Is $p$-norm decreasing in $p$?

I could show that $\|\cdot\|_p$ is decreasing in $p$ for $p\in (0,\infty)$ in $\mathbb{R}^n$. Following are the details.

Let $0<p<q$. We need to show that $\|x\|_p\ge \|x\|_q$, where $x\in \mathbb{R}^n$.

If $x=0$, then its obviously true. Otherwise let $y_k=|x_k|/\|x\|_q$. Then $y_k\le 1$ for all $k=1,\dots,n$. Therefore $y_k^p\ge y_k^q$, and hence $\|y\|_p\ge 1$ which implies $\|x\|_p\ge \|x\|_q$.

The same argument works even for $x\in \mathbb{R}^{\mathbb{N}}$.

I am wondering whether the result is true for functions $f$ in a general measure space $(\mathcal{X}, \mu)$. The same technique doesn’t seem to work in general.

I know that its certainly not true in the case when $\mu(\mathcal{X})<\infty$, as in this case $\|f\|_p\le \|f\|_q\cdot \mu(\mathcal{X})^{(1/p)-(1/q)}$ for $p<q$, so in particular if $\mu$ is a probability measure then, in fact, $\|f\|_p$ is increasing in $p$.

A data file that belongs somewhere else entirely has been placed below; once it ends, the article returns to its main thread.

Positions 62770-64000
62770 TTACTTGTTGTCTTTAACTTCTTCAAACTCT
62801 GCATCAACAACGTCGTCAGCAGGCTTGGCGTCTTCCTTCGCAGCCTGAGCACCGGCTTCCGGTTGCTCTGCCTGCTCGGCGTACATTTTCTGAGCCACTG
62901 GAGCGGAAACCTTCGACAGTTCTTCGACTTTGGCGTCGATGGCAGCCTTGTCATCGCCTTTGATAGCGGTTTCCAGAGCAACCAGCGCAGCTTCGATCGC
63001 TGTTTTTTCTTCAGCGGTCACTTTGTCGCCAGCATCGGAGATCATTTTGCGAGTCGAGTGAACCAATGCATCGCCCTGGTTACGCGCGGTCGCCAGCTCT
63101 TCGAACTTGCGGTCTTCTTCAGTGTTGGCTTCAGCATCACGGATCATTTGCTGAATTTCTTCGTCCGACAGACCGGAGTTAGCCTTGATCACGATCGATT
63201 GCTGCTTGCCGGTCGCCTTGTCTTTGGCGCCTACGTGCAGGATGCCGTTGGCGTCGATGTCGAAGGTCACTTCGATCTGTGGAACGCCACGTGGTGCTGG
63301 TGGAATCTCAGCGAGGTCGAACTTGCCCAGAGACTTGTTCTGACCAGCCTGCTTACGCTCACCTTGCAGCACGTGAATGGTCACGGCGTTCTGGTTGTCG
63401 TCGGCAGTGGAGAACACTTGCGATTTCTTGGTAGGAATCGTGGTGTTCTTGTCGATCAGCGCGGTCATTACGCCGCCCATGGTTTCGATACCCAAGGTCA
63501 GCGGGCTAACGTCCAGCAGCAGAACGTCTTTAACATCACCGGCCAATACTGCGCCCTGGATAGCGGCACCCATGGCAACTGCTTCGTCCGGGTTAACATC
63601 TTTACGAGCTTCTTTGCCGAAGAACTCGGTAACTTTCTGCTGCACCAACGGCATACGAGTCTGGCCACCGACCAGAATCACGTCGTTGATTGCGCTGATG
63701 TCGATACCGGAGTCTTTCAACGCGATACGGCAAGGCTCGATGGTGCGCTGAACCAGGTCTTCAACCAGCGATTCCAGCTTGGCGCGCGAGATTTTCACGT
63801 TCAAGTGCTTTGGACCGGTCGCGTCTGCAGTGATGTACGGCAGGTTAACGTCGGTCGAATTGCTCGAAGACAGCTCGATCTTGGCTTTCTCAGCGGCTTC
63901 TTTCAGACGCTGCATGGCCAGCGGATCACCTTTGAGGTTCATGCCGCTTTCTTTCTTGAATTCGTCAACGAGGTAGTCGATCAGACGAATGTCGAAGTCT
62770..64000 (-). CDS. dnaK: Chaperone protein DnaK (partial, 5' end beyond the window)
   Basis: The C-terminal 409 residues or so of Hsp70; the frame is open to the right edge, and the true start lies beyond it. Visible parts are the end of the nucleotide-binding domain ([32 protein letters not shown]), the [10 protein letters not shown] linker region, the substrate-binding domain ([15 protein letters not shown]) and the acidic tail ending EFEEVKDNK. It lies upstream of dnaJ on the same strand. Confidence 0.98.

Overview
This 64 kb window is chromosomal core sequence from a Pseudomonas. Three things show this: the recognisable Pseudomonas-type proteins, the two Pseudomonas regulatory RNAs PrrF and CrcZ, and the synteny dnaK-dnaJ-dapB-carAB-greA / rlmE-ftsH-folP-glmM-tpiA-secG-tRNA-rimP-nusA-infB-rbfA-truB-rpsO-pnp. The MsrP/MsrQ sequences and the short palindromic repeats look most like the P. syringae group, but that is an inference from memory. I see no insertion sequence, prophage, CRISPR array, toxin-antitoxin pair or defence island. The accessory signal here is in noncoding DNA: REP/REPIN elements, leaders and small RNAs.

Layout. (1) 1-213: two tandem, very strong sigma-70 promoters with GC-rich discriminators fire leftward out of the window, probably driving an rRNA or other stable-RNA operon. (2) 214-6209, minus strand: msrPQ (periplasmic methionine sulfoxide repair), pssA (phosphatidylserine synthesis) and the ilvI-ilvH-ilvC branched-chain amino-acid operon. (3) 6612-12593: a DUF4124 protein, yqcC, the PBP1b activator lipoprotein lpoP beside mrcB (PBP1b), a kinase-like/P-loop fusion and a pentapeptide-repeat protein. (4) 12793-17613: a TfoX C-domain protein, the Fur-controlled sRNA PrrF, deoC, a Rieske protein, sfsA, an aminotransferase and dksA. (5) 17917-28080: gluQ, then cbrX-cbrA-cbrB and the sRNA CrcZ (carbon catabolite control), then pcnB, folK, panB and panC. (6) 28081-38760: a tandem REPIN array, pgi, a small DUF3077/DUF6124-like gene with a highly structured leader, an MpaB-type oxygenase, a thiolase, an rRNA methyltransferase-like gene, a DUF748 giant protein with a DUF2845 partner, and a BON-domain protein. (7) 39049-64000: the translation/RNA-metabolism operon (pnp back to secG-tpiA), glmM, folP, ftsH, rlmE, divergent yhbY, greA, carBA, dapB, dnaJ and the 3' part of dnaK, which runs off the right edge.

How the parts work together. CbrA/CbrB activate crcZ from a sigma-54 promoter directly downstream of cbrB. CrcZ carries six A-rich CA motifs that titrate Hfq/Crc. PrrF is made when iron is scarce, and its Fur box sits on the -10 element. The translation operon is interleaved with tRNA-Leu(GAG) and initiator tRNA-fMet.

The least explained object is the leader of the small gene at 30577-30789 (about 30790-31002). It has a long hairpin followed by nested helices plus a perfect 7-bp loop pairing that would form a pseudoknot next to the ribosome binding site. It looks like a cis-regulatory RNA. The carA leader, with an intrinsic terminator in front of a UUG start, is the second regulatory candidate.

The question is the following. If $f$ is a real valued function on a measure space $(\mathcal{X}, \mu)$ and if $\|f\|_p$ is defined for all $p>0$, is there any result like $\|f\|_p$ is decreasing in $p$?

Solutions Collecting From Web of "Is $p$-norm decreasing in $p$?"

Sometimes we can not say anything. Consider the case
$L^p(\mathbb{R})\,$ for $p=1\,$ and $p=2\,$ and look at the characteristic function $\chi_{E}\,$ of a measurable set $E.$ Then
$$\|\chi_E\|_{L^1}=\int_E dx =m(E)$$
while
$$\|\chi_E\|_{L^2}=\left(\int_E dx\right)^{1/2}=\sqrt{m(E)}.$$ Now if $m(E)>1\,$ we have $m(E)>\sqrt{m(E)}\,$ while $m(E)<\sqrt{m(E)}\,$ in the case $0<m(E)<1$.